News and Information

Arabs seeking Syria 'compromise'
March 3, 2005

Syria needs friends as it faces US pressure over Lebanon
Saudi Arabia and Egypt are working to ease an international crisis over Syria's military presence in Lebanon.
The two Arab diplomatic heavyweights are considering a compromise mechanism to ensure a Syrian withdrawal.

This news was announced by a top Egyptian spokesman as Syria's President Bashar al-Assad visited Saudi Arabia for talks with Crown Prince Abdullah.

Syria invaded Lebanon in the 1975-90 civil war, but the troops stayed long after their mandate ended.

In September 2004, Syria was ordered by UN Security Council Resolution 1559 to pull out from its smaller neighbour once and for all.

US allies

Egyptian presidential spokesman Suleiman Awad said President Hosni Mubarak and Saudi Arabian Foreign Minister Saud al-Faisal discussed Syria at a meeting on Thursday.

Military intervention begins in 1976
30,000 troops in Lebanon during 1980s, currently 15,000
Syrian forces crucial in ending the Lebanese civil war in 1990 and maintaining peace
Calls for departure of the Syrians increase gradually with Israeli withdrawal in 2000
UN resolution calling for withdrawal of all foreign forces passed in Sept 2004

Q&A: Syria in Lebanon
"There must be a way to marry the Taif agreement with the provisions of 1559, keeping in mind the Syrian declaration of 21 February, flagging their intention to withdraw from Lebanon," Mr Awad told reporters.

The 1989 accord that ended the civil war - which was signed in the Saudi city of Taif - stipulated that Syrian troops should pull back within two years, as a prelude to full withdrawal from Lebanon.

Mr Awad said the aim of Egyptian efforts was to help Syria cope with pressure for the implementation of the UN resolution, while meeting Lebanese unity and its wishes for independence.

As well as holding talks with Prince Abdullah, Mr Assad met the emir of Qatar in Damascus on Wednesday.

Lebanese protests against Syria have been going on for weeks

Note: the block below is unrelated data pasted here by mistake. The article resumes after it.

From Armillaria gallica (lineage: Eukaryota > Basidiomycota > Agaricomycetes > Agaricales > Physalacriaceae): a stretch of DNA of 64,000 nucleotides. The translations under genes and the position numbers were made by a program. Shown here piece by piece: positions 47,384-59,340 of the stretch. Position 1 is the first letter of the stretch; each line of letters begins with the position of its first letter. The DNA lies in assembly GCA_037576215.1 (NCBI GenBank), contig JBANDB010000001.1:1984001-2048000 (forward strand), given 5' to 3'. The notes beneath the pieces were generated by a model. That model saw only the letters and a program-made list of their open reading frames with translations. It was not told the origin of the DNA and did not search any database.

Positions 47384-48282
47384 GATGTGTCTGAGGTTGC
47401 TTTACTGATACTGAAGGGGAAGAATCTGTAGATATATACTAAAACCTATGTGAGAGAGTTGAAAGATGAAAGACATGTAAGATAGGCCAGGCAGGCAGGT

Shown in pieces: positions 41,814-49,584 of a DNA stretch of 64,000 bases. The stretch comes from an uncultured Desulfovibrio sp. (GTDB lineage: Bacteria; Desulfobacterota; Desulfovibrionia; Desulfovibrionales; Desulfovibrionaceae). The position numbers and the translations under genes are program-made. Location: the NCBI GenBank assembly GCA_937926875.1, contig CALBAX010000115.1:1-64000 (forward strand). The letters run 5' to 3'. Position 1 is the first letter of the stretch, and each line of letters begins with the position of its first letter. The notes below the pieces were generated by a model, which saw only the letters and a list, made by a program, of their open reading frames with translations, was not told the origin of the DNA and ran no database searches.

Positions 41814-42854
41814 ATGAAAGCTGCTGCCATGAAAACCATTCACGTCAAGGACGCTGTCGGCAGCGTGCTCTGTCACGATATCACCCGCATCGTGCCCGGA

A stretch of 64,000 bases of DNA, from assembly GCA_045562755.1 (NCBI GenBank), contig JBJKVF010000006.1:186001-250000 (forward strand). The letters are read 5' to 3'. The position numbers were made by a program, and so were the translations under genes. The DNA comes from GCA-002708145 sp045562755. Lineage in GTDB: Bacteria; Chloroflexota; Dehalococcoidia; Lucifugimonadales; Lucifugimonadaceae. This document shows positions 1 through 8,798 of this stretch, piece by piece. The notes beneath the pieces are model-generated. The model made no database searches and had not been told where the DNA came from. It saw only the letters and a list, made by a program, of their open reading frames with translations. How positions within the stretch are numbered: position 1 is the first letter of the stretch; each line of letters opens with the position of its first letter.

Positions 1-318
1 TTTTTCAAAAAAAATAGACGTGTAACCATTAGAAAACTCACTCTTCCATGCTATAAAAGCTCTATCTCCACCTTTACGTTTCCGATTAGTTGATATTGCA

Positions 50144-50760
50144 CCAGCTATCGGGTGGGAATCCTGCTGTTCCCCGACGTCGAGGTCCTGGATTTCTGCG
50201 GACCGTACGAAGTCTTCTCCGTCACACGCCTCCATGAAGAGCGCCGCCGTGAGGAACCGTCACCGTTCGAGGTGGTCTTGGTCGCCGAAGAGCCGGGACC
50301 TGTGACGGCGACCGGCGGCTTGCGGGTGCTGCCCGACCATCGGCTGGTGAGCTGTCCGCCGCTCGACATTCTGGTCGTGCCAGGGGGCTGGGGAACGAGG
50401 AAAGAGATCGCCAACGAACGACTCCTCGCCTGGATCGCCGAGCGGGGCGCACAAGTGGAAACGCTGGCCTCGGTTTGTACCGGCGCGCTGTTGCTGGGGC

Both Saudi Arabia and Qatar are key US allies in the region. Washington has spearheaded pressure on Syria to get it to withdraw its troops from Lebanon.

Mr Assad told Time magazine in an interview published this week that he might withdraw troops in a few months.

Arab foreign ministers in Cairo have meanwhile urged Damascus to stick to its long-running commitment to withdraw from Lebanon.

"We have to contain, with all our capabilities, the existing big problems and to shift the current situation into a safer position," said Arab League secretary general Amr Moussa.

The Syrian and Lebanese foreign ministers did not attend the Cairo meeting.

Fragile balance

Russia - Syria's main ally during the Cold War - and Germany have become the latest voices to call for Syria to leave Lebanon

"Syria should withdraw from Lebanon, but we all have to make sure that this withdrawal does not violate the very fragile balance which we still have in Lebanon, which is a very difficult country ethnically," Russian Foreign Minister Sergei Lavrov told the BBC.

BBC diplomatic correspondent Jonathan Marcus says Syria's relationship with Lebanon is complex, with history, strategy and economics all deeply intertwined.

But he says Mr Assad is feeling heat over the issue, while his regime's viability might even be questioned in Damascus if he "lost" Lebanon.

Pressure on Damascus spiked after the killing of former Lebanese prime minister Rafik Hariri last month, who had recently joined Lebanese opposition politicians calling for a Syrian withdrawal. Syria has denied any part in his killing.

The government of Prime Minister Omar Karami resigned on Monday after two weeks of street protests over Hariri's death in a massive car bombing in Beirut


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